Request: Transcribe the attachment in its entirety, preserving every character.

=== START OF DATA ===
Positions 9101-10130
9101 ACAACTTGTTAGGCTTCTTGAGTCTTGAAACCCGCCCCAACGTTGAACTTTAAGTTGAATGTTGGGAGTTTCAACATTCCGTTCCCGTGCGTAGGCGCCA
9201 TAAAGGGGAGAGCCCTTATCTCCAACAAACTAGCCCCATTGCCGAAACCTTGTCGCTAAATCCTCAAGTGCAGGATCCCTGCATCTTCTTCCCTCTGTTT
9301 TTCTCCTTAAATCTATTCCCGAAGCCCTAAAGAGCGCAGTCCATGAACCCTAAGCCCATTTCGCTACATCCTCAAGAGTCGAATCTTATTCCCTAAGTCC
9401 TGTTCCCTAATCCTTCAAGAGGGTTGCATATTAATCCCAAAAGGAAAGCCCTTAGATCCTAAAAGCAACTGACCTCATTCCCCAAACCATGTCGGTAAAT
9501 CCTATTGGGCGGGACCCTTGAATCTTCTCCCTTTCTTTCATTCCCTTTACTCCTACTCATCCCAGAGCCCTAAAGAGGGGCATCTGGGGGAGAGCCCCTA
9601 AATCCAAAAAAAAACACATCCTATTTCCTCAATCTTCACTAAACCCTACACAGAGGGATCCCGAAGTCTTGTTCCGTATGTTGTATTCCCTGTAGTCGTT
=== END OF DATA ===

Positions 9101-10130
9101 ACAACTTGTTAGGCTTCTTGAGTCTTGAAACCCGCCCCAACGTTGAACTTTAAGTTGAATGTTGGGAGTTTCAACATTCCGTTCCCGTGCGTAGGCGCCA
9201 TAAAGGGGAGAGCCCTTATCTCCAACAAACTAGCCCCATTGCCGAAACCTTGTCGCTAAATCCTCAAGTGCAGGATCCCTGCATCTTCTTCCCTCTGTTT
9301 TTCTCCTTAAATCTATTCCCGAAGCCCTAAAGAGCGCAGTCCATGAACCCTAAGCCCATTTCGCTACATCCTCAAGAGTCGAATCTTATTCCCTAAGTCC
9401 TGTTCCCTAATCCTTCAAGAGGGTTGCATATTAATCCCAAAAGGAAAGCCCTTAGATCCTAAAAGCAACTGACCTCATTCCCCAAACCATGTCGGTAAAT
9501 CCTATTGGGCGGGACCCTTGAATCTTCTCCCTTTCTTTCATTCCCTTTACTCCTACTCATCCCAGAGCCCTAAAGAGGGGCATCTGGGGGAGAGCCCCTA
9601 AATCCAAAAAAAAACACATCCTATTTCCTCAATCTTCACTAAACCCTACACAGAGGGATCCCGAAGTCTTGTTCCGTATGTTGTATTCCCTGTAGTCGTT